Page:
Bruffaerts, R., Mortier, P., Kiekens, G., Auerbach, R. P., Cuijpers, P., Demyttenaere, K., … & Kessler, R. C. (2018). Mental health problems in college freshmen: Prevalence and academic functioning. Journal of affective disorders, 225, 97-103.


Posted by & filed under Abnormal Psychology, Disorders of Childhood, Health Psychology, mental illness, Psychological Disorders, Stereotype Prejudice Discrimination.

Description: Ok there are two levels of engagement possible with this linked article. The first is epidemiological. Epidemiology is the study of the rates of things (illnesses, disorders, conditions) within populations. From an epidemiological perspective, when the incidence or rate of a disorder in a population changes (increases or decreases) there are number of key questions that must be carefully considered and addressed with data. They include: Is the change real or just an artifact of how the disorder is measured or defined? If it seems to be real, what is contributing to the change? The second level of reflection and analysis follows this first one. IF the change does appear to be real and not due to something like a removal or reduction (or addition or increase) of social stigma which could be increasing then what does it suggest? If it is a real increase what conditions are driving the increase (or decrease) and what would be worth considering or doing in the way of public awareness or treatment, support and intervention? As you read through the article liked below to keep these two levels of analysis in mind and see if you develop an option as to which one the author of the article is leaning towards.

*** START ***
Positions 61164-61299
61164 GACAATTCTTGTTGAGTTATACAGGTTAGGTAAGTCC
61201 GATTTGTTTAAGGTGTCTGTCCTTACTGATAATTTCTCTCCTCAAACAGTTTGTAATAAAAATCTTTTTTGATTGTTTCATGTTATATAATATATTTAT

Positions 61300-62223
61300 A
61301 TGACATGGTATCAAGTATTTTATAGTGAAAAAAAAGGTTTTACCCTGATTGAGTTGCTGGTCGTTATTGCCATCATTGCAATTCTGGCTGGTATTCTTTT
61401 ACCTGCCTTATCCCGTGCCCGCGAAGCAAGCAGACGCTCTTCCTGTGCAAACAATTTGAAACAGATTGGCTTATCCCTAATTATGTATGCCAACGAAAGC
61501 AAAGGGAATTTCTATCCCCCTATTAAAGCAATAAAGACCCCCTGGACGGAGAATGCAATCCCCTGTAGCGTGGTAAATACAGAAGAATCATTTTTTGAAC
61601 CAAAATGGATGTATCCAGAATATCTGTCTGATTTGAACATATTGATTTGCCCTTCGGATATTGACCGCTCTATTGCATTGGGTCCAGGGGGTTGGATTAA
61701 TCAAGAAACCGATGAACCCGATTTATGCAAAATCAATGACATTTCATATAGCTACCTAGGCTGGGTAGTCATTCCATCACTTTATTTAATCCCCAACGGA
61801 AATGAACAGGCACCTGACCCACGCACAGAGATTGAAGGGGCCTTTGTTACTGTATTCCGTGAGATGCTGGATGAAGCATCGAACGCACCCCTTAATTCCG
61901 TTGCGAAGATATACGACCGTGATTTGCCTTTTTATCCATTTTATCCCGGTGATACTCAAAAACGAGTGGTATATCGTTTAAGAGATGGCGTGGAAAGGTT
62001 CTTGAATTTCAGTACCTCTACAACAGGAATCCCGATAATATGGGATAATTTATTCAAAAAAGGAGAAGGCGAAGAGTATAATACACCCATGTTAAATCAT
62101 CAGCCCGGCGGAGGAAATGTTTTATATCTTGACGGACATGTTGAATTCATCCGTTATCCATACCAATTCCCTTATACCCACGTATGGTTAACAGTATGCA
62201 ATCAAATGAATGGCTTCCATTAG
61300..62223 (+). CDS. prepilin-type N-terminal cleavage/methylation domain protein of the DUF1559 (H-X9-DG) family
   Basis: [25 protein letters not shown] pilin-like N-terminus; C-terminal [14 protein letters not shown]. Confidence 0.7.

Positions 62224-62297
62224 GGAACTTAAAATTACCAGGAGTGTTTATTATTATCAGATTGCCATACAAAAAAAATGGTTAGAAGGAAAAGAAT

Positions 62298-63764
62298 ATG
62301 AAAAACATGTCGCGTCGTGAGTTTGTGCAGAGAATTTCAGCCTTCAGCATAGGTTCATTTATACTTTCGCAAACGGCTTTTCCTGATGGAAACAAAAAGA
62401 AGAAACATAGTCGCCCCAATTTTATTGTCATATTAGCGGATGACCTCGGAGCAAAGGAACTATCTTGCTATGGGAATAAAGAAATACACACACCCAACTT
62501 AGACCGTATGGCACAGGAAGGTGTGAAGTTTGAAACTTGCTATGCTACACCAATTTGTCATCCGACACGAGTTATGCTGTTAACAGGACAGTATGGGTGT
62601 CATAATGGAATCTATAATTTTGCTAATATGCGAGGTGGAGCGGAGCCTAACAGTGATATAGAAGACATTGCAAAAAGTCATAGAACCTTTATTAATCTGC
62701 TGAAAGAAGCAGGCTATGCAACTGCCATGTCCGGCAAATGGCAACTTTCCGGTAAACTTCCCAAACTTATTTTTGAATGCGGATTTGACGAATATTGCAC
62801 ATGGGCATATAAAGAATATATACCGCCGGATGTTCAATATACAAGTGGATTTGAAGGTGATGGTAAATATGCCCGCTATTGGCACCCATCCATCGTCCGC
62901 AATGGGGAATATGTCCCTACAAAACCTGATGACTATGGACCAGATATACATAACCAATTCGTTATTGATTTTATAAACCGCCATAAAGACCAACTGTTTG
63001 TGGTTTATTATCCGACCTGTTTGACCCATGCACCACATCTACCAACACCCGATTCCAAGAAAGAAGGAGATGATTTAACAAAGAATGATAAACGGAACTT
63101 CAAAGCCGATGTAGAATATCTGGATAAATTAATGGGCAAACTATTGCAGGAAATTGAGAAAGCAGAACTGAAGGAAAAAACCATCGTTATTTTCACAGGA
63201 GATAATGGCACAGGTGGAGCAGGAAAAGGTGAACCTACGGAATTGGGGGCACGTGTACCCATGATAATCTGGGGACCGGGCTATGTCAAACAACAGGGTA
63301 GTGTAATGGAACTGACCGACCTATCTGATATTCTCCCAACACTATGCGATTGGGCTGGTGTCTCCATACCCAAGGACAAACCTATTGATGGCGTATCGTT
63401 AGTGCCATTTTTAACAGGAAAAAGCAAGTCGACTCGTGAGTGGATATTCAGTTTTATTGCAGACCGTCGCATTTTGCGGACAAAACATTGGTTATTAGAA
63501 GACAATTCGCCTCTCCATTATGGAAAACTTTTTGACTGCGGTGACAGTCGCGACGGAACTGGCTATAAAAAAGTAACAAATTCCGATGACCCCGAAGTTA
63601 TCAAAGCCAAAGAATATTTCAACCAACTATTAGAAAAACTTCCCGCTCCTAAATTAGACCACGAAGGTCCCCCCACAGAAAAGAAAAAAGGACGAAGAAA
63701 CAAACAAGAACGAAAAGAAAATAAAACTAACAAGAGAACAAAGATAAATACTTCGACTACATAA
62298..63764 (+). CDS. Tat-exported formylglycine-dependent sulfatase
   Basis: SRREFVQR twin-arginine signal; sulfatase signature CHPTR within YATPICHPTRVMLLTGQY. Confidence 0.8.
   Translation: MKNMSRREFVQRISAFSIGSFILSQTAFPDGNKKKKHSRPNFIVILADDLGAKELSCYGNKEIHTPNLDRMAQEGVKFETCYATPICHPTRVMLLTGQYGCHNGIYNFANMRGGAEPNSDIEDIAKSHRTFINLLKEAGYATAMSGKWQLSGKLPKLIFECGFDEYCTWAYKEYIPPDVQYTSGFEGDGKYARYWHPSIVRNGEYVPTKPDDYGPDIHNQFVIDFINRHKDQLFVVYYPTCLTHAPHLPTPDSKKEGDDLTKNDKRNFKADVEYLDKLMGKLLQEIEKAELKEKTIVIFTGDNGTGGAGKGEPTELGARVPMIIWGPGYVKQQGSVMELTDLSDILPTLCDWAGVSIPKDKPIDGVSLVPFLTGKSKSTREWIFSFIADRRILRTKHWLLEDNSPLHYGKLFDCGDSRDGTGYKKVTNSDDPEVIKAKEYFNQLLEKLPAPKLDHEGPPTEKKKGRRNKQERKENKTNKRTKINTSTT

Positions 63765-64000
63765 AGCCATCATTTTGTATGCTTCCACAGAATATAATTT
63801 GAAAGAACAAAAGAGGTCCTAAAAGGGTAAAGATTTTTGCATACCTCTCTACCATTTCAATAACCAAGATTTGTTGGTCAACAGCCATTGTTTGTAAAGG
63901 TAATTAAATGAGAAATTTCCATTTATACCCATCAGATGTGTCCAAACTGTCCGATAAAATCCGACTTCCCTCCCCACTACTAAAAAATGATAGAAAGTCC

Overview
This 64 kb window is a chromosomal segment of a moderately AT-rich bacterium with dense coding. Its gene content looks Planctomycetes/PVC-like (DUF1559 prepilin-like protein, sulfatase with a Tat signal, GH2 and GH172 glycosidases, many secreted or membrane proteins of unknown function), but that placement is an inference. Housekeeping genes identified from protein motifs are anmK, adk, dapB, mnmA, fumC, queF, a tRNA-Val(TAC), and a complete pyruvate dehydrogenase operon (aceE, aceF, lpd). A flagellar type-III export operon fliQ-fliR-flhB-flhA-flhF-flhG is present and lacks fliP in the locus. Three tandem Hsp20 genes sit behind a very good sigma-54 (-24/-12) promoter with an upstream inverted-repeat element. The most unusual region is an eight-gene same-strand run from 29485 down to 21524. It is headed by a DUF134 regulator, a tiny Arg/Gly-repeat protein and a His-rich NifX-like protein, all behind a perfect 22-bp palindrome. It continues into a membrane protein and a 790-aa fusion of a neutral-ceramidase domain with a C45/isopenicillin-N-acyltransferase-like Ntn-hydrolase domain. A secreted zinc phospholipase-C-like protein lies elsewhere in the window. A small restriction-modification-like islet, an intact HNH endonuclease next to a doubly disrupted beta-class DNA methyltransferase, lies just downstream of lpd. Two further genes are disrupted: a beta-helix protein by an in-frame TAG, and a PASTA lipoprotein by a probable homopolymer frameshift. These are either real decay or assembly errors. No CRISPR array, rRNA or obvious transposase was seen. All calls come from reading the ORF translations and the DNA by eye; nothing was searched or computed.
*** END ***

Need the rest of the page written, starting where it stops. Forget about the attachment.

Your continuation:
Source: Autism Prevalence Increases: 1 in 59 US Children, Susan Scutti, CNN.

Date: April 26, 2018

Photo Credit:

Article Links:

My reading of the linked article suggests to me a bit of uncertainty on the part of the author of the article about which level of analysis they are pushing but they seem to be leaning towards a “changes in definitions of the disorder” explanation except that the material on large changes moving prevalence within diverse racial groups closer to parity might suggest another focus. A VERY typical speculation which often arises in such discussions is that the incidence of the disorder IS on the rise and we need to figure out what water, dietary or social practices additive is driving the change before it is too late to stop it.

Questions for Discussion:

  1. Did the prevalence rate of Autism increase as the article suggests?
  2. What sorts of things might have contributed to the change in the observed rate of Autism?
  3. What steps should be followed as we decide what, if anything, should be done in response to this apparent increase in Autism incidence?

References (Read Further):

Autism and Developmental Disabilities Monitoring Network Surveillance Year 2010 Principal Investigators. (2014). Prevalence of autism spectrum disorder among children aged 8 years—autism and developmental disabilities monitoring network, 11 sites, United States, 2010. Morbidity and Mortality Weekly Report: Surveillance Summaries, 63(2), 1-21.

Soke, G. N., Maenner, M. J., Christensen, D., Kurzius-Spencer, M., & Schieve, L. A. (2017). Brief Report: Estimated Prevalence of a Community Diagnosis of Autism Spectrum Disorder by Age 4 Years in Children from Selected Areas in the United States in 2010: Evaluation of Birth Cohort Effects. Journal of autism and developmental disorders, 47(6), 1917-1922.

Durkin, M. S., Maenner, M. J., Baio, J., Christensen, D., Daniels, J., Fitzgerald, R., … & Wingate, M. S. (2017). Autism spectrum disorder among US children (2002–2010): socioeconomic, racial, and ethnic disparities. American journal of public health, 107(11), 1818-1826.

Jacobi, F., Wittchen, H. U., Hölting, C., Höfler, M., Pfister, H., Müller, N., & Lieb, R. (2004). Prevalence, co-morbidity and correlates of mental disorders in the general population: results from the German Health Interview and Examination Survey (GHS). Psychological medicine, 34(4), 597-611.